The two sketches at the top of this page belong to a series of drawings of Dunstaffnage Castle as seen from the southern bank of Loch Etive to the east: folios 80 verso–83 verso, 84 verso and 86 (D26899–D26905, D26907, D26910). This prospect of the castle on a headland with mountains in the distance seems to have interested Turner, although when he came to paint a watercolour of the castle – Dunstaffnage circa 1832–5 (Indianapolis Museum of Art)1 – he selected a different viewpoint (see folio 89; D26916). A note in the top sketch identifies the distant mountains as those on the Isle of ‘Mull’ at the left, and the mountains of ‘Morvn’ (Morvern) at the right.
The two rather roughly executed sketches at the bottom of the page were made on a separate occasion and depict a landscape that cannot be identified by the topography. An inscription above the top sketch (which continues on folio 80 verso; D26899), however, provides a clue to a possible location. ‘Gaspard’, referring to the painter Gaspard Dughet (1615–1675), is also inscribed on a sketch on Dunollie Castle from near the Gallanach cliffs near Oban on folio 60 verso (D26859). The two sketches here (and another on folio 80 verso) may therefore have been made at the same time, in which case they are perhaps views looking inland from the cliffs. Whatever the location, Turner’s interest does not seem to be in the topography, but in the character of the landscape which reminded him of the French artist. His chaotic looking pencil marks capture the character of the rocky or shrubby landscape, and his tall slender trees are drawn in imitation of Dughet and Claude Lorrain. For further information see folio 80 verso.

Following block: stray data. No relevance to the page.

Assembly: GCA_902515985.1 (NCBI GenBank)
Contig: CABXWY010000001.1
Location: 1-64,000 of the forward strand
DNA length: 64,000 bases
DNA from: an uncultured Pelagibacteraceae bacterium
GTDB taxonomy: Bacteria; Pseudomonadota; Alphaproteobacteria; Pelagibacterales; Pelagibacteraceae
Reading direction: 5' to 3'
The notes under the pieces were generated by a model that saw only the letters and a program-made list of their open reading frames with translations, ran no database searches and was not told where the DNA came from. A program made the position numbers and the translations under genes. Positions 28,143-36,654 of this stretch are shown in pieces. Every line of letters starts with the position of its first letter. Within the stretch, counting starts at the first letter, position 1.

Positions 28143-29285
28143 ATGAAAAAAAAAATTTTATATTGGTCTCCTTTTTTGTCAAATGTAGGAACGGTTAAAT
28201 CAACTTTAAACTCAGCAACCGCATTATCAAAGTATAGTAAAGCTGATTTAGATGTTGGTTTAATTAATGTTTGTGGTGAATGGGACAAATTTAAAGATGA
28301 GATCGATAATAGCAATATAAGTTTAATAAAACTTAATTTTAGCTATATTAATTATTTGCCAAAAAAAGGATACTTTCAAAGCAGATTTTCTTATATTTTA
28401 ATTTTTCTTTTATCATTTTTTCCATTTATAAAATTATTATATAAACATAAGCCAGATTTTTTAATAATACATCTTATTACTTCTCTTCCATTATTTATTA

Andrew Wilton, J.M.W. Turner: His Life and Work, Fribourg 1979, p.344 no.1124.